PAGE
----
A: for 'a' + 1, 'a' is converted into int. so 'a' + 1 is 97 + 1 = 98. For ++ch, the result is 'b'.

Chapter 3: Selections

  1. Q: What is wrong in the following code?
    1  public class Test {
    2    public static void main(String[] args) {
    3      int i, j, k;
    4      i = j = k = 3;
    5      if (i < j < k) 
    6        System.out.println("i, j, and k are in increasing order");
    7   }
    8 }
    
    A: i < j evaluates to a boolean value, which cannot be compared with k. The correct expression should be (i < j && j < k).
  2.  

  3. Q: What is the output of the following code?
      public class Test {
        public static void main(String[] args) {
          System.out.println(5.0 - 1.0 - 1.0 - 1.0 - 1.0 - 1.0 == 5.0);
        }
      }
    
    A: Run the program. You will be surprised to see the output is false. Why? because floating-point numbers are not stored in complete accuracy. You are dealing with approximation for floating-point numbers. Don't compare two floating-point numbers using equality == operators.
  4.  

  5. Q: What is the output of the following code?
      public class Test {
        public static void main(String[] args) {
          boolean done = false;
          if (done = true) {
            System.out.println("done");
          }
        }
      }
    
    A: Run the program. You will see the output is done. Why? you assign true to done. So, the condition is true. To check whether done is true, you should use done == true, or simply
    if (done) {
      System.out.println("done");
    }
    
  6. Q: What is the output of the following code?
      public class Test {
        public static void main(String[] args) {
          boolean done = false;
          if (done);
          {
            System.out.println("done");
          }
        }
      }
    
    A: Run the program. You will see the output is done. Why? because the if statement ends with
    if (done);
    			
    The semicolon ends the if statement. The lines
    {
      System.out.println("done");
    }
          
    are not part of the if statement.
  7.  

  8. Q: What is the output of the following code?
      public class Test {
        public static void main(String[] args) {
          char ch = 'a';
          switch (ch) {
            case: 'a': System.out.print(ch);
            case: 'b': System.out.print(ch);
            case: 'c': System.out.print(ch);
          }
        }
      }
    
    A: Run the program. You will see the output is aaa. Why? There is no break statement for the case statement. Once a case is matched, the statements starting from the matched case are executed until a break statement or the end of the switch statement is reached. This phenomenon is referred to as the fall-through behavior.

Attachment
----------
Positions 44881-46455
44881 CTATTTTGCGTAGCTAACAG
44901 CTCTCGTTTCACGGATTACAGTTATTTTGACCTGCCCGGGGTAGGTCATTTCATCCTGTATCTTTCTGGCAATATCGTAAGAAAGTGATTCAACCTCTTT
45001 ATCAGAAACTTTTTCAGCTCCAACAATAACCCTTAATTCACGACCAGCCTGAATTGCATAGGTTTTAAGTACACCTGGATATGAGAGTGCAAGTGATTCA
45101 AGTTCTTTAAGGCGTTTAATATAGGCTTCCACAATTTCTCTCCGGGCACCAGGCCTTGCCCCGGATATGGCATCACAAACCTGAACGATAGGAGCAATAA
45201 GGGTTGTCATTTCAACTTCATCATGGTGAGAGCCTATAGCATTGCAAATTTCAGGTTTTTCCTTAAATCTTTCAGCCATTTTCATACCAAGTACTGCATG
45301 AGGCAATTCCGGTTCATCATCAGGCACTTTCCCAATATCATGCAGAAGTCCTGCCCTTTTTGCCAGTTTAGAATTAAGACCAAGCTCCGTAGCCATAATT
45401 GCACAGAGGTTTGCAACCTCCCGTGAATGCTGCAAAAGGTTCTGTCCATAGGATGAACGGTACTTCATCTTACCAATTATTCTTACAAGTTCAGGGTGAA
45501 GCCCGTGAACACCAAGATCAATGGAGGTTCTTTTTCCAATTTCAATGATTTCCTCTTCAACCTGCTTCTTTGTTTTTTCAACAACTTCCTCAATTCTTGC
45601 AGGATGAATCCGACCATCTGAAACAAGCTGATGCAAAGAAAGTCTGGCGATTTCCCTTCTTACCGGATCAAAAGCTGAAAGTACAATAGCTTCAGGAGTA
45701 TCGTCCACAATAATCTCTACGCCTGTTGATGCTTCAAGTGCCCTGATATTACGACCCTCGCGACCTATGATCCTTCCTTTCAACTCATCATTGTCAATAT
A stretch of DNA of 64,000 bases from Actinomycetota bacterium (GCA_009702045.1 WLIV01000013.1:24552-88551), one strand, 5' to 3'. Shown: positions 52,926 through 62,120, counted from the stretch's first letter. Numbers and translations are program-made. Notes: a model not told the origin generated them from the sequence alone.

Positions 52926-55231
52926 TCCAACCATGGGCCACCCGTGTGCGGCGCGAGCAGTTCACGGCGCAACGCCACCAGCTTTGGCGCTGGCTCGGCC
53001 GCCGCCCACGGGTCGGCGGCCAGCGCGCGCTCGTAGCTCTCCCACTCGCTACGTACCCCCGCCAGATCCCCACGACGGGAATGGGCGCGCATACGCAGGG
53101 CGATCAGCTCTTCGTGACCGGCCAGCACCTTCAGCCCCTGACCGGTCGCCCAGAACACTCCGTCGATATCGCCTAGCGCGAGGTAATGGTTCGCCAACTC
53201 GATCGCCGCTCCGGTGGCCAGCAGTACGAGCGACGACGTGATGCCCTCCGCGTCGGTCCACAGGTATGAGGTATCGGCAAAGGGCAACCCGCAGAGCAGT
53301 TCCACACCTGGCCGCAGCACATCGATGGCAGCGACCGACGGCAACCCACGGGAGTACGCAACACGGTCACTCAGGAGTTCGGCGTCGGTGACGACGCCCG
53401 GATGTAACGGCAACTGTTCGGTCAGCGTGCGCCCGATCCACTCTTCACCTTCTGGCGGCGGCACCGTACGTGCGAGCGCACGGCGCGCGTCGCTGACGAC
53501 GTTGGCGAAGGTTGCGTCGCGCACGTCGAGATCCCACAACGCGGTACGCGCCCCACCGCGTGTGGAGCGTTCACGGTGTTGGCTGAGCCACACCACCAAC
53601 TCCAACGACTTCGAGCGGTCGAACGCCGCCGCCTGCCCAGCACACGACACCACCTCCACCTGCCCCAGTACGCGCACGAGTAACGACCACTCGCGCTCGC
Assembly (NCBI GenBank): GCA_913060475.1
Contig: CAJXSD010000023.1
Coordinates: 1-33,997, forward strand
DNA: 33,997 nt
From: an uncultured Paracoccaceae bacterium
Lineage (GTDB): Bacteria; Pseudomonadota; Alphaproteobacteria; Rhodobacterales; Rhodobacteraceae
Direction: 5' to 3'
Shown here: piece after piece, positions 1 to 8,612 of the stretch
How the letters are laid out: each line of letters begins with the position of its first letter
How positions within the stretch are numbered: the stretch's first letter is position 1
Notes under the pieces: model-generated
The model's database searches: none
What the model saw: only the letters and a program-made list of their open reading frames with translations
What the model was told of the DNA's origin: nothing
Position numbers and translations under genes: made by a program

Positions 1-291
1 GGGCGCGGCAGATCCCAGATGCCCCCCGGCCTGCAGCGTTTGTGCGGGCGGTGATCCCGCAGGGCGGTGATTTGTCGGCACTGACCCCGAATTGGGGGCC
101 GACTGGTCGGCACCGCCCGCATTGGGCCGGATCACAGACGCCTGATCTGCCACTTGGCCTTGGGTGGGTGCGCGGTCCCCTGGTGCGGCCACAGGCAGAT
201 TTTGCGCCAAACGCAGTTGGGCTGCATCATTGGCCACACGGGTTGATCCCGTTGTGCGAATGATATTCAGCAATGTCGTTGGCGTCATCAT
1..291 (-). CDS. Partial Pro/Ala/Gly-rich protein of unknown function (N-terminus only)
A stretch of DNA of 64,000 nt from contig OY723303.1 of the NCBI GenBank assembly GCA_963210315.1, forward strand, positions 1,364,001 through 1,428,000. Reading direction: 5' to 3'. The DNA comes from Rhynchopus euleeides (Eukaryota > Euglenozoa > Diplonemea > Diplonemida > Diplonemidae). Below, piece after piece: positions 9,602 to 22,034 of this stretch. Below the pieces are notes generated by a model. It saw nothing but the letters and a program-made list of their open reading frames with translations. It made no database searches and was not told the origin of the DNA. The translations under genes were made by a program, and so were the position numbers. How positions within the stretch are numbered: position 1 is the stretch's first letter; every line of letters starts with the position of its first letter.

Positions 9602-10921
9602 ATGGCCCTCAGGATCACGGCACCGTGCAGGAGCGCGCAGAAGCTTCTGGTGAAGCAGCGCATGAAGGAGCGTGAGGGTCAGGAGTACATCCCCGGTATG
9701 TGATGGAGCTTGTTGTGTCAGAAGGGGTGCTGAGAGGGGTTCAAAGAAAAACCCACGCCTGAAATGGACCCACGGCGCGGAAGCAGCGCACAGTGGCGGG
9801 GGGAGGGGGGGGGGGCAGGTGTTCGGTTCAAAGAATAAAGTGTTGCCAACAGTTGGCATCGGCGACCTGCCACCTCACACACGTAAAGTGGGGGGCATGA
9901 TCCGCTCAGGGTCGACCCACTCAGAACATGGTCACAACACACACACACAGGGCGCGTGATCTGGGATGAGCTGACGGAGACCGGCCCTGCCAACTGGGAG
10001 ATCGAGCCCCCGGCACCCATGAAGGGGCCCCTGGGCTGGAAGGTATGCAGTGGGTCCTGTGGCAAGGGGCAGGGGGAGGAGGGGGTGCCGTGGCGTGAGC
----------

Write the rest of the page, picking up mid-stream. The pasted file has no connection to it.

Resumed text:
Chapter 4: Loops

  1. Q: What is wrong in the following code?
      public class Test {
        public static void main(String[] args) {
          int i = 0;
          while (i < 10) {
            System.out.println("Welcome to Java!");
          }
        }
      }
    
    A: i is always 0. This is an infinite loop. This is a common error for while and do-while loops. Make sure the control variable changes to cause the loop to stop eventually.
  2.  

  3. Q: What is wrong in the following code?
      public class Test {
        public static void main(String[] args) {
          int i = 0;
          while (i < 10) 
            System.out.println("Welcome to Java!");
          i++;
        }
      }
    
    
    A: i++ is not in the body of the while loop. So, this is an infinite loop. If the loop body contains more than one statement, use the braces to group them.

Chapter 5: Methods

  1. Q: What is the output of the following code?
      public class Test {
        public static void main(String[] args) {
          int x = 1;
          p(x);
          System.out.println("x is " + x);
        }
    
        public static void p(int x) {
          x = x + 1;
        }
      }
      
    A: x is 1. Invoking p(x), the value of x is passed to the parameter in the method. Variable x defined in the main method and x defined in method p are two independent variables.
  2.  

  3. Q: Does Math.sin(90) return the sine value for angle 90 degree? 
    			
    A: No. To return the sine value for angle 90 degree, use Math.sin(Math.PI / 2).